Wednesday, October 19, 2011

Encore Provence by Peter Mayle

I think this is the last of Mayle's non-fiction books about his sojourn in Provence, which is rather a pity, as I thoroughly enjoyed them all. He and his wife moved to America for a while, and then decided to return to France, so he really seems to take a fresh look at it all, and brings us along for the ride. About America, he notices that a curious outbreak of politically correct speech was going on in the late 80s.

"...sophisticated and influential Americans - those whose comments are sought by the media - were not content to finish anything but preferred to 'reach closure,' and I have a nasty feeling that it won't be long before this affectation is picked up by waiters in pretentious restaurants. I can hear it already; 'Have you reached closure on your salad?' (This, of course, would only be after you had spent some time bending your 'learning curve' around the menu.)"

He talks about the plentiful supply of good restaurants near his home, and comments on the fact that there are very few female chefs in France. When he asks one local, he is told, " France some things are considered too important to be left to women." He's a little hard on the food critics, and when one reports that in France, the selection of rose wines alone in the supermarket was larger than the entire aisle of cereals, cookies and crackers back home, he snarks, "More wine than cookies! There can be few more telling signs than that of a society in the grip of depravity." That was one of the things, incidentally, that I found marvelous about supermarkets in Portugal - aisles and aisles of wine, cheese, meats and olives. Heavenly!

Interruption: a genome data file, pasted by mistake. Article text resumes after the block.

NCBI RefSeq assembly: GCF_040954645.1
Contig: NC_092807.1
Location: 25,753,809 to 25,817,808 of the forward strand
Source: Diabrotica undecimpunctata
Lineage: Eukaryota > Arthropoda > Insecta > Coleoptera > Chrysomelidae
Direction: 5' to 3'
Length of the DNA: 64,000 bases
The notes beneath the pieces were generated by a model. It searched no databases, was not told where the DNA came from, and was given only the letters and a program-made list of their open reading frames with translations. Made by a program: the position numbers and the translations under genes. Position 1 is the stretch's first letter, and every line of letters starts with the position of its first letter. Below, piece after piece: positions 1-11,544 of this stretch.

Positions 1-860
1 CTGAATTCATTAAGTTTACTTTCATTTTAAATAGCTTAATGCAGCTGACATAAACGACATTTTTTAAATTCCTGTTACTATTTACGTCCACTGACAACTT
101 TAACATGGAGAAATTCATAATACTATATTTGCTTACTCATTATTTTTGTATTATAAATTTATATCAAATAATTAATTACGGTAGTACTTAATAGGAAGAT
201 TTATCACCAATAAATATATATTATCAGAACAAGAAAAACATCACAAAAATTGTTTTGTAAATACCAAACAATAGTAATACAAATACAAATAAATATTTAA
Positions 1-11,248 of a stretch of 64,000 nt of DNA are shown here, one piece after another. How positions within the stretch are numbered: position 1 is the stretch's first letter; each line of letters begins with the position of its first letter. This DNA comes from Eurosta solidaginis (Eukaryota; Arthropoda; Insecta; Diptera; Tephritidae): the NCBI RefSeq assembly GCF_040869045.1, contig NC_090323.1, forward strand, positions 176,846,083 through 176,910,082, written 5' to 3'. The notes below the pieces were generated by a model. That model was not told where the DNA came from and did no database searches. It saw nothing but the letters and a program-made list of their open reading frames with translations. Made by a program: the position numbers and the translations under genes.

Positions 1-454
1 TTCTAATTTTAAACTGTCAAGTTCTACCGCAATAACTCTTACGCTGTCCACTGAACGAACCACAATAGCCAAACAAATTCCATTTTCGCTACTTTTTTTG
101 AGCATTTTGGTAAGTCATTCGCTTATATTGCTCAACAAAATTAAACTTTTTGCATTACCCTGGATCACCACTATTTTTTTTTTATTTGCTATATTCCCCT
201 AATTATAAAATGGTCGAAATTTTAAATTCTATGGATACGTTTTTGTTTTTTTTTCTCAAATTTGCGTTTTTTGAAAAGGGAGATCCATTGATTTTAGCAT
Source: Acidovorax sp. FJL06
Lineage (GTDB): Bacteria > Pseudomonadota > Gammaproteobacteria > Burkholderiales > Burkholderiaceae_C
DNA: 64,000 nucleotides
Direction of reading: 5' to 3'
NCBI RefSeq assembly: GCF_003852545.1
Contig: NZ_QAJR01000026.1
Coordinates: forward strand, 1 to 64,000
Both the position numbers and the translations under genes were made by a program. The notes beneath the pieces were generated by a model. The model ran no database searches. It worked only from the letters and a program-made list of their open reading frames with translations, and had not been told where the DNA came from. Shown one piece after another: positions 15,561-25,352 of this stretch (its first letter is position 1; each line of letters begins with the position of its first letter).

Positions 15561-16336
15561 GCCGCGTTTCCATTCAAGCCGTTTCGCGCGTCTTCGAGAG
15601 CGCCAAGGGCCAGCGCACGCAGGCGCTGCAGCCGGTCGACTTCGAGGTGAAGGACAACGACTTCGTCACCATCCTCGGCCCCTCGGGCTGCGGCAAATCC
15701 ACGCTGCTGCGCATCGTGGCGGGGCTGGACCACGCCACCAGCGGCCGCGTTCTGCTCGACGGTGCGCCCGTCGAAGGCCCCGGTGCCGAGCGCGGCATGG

Outdoor cafes seem to be something that the French do extraordinarily well, and Mayle spends some time capturing the cafe experience. Contrary to the stressful, hurried way in which we Americans most often gulp down our meals, "You are expected to linger. You can read a newspaper, write a love letter, daydream, plan a coup d'etat or use the cafe as an office and run your business undisturbed."

Dry cleaners in France are experts on the oddest things. "...she gave him a short lecture on the staining capabilities of various wines, according to their tannin content, and seemed ready to move on to particular vintages when the arrival of another customer distracted her."

Mayle pays a visit to a perfumerie, where he learns just how difficult it is to be a "nose", and discovers that sometimes the most peculiar scents are added to perfumes for just the right fragrance to emerge, such as pipi de chat. He tries to figure out how the natives of Provence stay so fit on what is supposed to be an unhealthy diet. "...the food police...have lectured us on the evils of fat, any kind of fat...Food products, even here in France, have to confess on their labels that they have committed a crime against the innards of society by including a percentage of fat."

He also goes on a quest to find the perfect corkscrew, visits an olive oil production facility, where he says of the oil, "There was a wonderful smell in the air, rich and slippery and promising, a warm smell I always associate with sunshine."

I feel exactly the same way about Peter Mayle's writing.

No comments: